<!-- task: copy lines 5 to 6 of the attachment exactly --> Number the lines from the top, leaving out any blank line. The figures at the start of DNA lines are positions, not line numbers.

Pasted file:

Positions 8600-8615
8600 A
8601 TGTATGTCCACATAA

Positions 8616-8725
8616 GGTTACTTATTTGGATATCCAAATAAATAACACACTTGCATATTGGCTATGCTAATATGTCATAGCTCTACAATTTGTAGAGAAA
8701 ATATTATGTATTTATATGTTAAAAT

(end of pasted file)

8616 GGTTACTTATTTGGATATCCAAATAAATAACACACTTGCATATTGGCTATGCTAATATGTCATAGCTCTACAATTTGTAGAGAAA
8701 ATATTATGTATTTATATGTTAAAAT